More from Ken Silverstein:
Perspective — October 23, 2013, 8:00 am
How pro-oil Louisiana politicians have shaped American environmental policy
Postcard — October 16, 2013, 8:00 am
A trip to one of the properties at issue in Louisiana’s oil-pollution lawsuits
For the past three years my dosimeter had sat silently on a narrow shelf just inside the door of a house in Tokyo, upticking its final digit every twenty-four hours by one or two, the increase never failing — for radiation is the ruthless companion of time. Wherever we are, radiation finds and damages us, at best imperceptibly. During those three years, my American neighbors had lost sight of the accident at Fukushima. In March 2011, a tsunami had killed hundreds, or thousands; yes, they remembered that. Several also recollected the earthquake that caused it, but as for the hydrogen explosion and containment breach at Nuclear Plant No. 1, that must have been fixed by now — for its effluents no longer shone forth from our national news. Meanwhile, my dosimeter increased its figure, one or two digits per day, more or less as it would have in San Francisco — well, a trifle more, actually. And in Tokyo, as in San Francisco, people went about their business, except on Friday nights, when the stretch between the Kasumigaseki and Kokkai-Gijido-mae subway stations — half a dozen blocks of sidewalk, which commenced at an antinuclear tent that had already been on this spot for more than 900 days and ended at the prime minister’s lair — became a dim and feeble carnival of pamphleteers and Fukushima refugees peddling handicrafts.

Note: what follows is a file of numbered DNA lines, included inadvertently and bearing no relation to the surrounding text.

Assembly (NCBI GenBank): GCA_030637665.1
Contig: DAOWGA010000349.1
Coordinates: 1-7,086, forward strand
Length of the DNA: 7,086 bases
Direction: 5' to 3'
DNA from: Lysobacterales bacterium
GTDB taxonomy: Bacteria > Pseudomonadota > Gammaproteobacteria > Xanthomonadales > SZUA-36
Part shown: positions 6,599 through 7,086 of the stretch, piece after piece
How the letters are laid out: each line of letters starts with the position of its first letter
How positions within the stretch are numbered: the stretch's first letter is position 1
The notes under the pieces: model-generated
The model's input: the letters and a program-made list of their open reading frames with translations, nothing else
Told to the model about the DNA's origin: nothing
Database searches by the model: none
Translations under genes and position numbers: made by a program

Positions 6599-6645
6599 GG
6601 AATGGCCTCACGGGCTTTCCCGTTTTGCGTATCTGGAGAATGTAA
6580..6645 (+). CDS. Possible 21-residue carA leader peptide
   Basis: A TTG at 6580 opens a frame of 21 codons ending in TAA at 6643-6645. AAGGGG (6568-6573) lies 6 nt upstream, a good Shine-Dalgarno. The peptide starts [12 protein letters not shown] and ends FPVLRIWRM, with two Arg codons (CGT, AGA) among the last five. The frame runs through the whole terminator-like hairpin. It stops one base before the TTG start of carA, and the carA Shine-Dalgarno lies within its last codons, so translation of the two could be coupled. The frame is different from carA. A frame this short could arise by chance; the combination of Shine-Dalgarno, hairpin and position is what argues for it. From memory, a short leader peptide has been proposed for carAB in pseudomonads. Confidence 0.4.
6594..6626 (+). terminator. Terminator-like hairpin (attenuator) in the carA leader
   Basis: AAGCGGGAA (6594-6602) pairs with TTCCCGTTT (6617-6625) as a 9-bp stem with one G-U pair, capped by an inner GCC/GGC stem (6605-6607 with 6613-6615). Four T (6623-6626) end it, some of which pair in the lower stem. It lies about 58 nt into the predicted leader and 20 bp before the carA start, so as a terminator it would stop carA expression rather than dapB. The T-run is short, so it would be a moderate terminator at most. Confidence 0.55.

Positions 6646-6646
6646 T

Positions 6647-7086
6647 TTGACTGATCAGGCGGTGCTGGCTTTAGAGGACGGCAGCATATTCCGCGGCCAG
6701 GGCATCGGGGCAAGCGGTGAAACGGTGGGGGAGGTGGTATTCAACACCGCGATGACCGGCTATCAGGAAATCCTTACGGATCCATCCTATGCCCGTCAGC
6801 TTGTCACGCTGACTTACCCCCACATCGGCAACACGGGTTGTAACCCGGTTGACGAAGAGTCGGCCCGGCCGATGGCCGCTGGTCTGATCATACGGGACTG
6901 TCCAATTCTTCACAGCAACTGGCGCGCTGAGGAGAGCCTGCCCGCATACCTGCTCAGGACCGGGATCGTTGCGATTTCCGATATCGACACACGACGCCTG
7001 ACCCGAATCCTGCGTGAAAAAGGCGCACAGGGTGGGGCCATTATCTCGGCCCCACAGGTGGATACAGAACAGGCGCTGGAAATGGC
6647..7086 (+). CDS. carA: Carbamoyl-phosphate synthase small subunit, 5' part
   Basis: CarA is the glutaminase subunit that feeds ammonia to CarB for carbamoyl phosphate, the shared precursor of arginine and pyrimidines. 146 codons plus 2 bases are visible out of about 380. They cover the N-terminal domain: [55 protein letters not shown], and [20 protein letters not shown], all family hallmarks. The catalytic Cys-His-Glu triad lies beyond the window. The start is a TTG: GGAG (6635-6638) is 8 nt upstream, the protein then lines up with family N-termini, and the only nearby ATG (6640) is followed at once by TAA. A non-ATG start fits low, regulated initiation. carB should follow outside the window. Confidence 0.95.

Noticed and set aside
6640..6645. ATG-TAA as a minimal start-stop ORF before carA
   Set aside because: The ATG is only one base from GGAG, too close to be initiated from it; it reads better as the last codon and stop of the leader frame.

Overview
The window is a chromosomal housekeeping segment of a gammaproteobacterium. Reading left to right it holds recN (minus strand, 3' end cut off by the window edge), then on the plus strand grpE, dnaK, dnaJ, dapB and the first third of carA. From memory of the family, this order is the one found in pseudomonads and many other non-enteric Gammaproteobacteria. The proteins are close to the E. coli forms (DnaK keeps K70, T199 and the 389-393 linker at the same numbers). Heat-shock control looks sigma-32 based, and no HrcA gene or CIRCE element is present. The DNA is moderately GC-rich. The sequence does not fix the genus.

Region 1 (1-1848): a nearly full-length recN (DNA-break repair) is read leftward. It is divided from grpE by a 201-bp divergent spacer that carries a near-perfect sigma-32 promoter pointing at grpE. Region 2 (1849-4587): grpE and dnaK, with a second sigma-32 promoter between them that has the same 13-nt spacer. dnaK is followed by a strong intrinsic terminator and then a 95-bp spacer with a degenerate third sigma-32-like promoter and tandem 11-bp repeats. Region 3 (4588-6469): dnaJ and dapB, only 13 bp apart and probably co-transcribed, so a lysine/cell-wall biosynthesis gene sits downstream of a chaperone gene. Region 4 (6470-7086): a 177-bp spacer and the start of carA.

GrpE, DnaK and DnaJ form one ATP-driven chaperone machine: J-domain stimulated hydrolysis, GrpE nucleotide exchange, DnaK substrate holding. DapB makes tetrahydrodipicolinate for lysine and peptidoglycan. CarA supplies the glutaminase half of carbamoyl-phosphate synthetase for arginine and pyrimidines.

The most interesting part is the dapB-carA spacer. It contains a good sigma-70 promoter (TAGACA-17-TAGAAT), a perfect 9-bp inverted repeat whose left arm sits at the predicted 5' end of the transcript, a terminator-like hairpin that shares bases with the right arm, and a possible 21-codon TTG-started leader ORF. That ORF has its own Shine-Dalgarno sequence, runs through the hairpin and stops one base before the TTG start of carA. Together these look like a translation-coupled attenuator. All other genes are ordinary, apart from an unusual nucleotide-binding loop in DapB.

One Friday evening, the refugees’ half of the sidewalk was demarcated by police barriers, and a line of officers slouched at ease in the street, some with yellow bullhorns hanging from their necks. At the very end of the street, where the National Diet glowed white and strange behind other buildings, a policeman set up a microphone, then deployed a small video camera in the direction of the muscular young people in drums against fascists jackets who now, at six-thirty sharp, began chanting: “We don’t need nuclear energy! Stop nuclear power plants! Stop them, stop them, stop them! No restart! No restart!” The police assumed a stiffer stance; the drumming and chanting were almost uncomfortably loud. Commuters hurried past along the open space between the police and the protesters, staring straight ahead, covering their ears. Finally, a fellow in a shabby sweater appeared, and murmured along with the chants as he rounded the corner. He was the only one who seemed to sympathize; few others reacted at all.
Number of U.S. congressional districts in which trade with China has produced more jobs than it has cost:
Young bilingual children who learned one language first are likelier than monolingual children and bilingual children who learned languages simultaneously to say that a dog adopted by owls will hoot.
An Oklahoma legislative committee voted to defund Advanced Placement U.S. History courses, accusing the curriculum of portraying the United States as “a nation of oppressors and exploiters.”
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“He could be one of a million beach-bound, black-socked Florida retirees, not the man who, by some odd happenstance of life, possesses the brain of Albert Einstein — literally cut it out of the dead scientist's head.”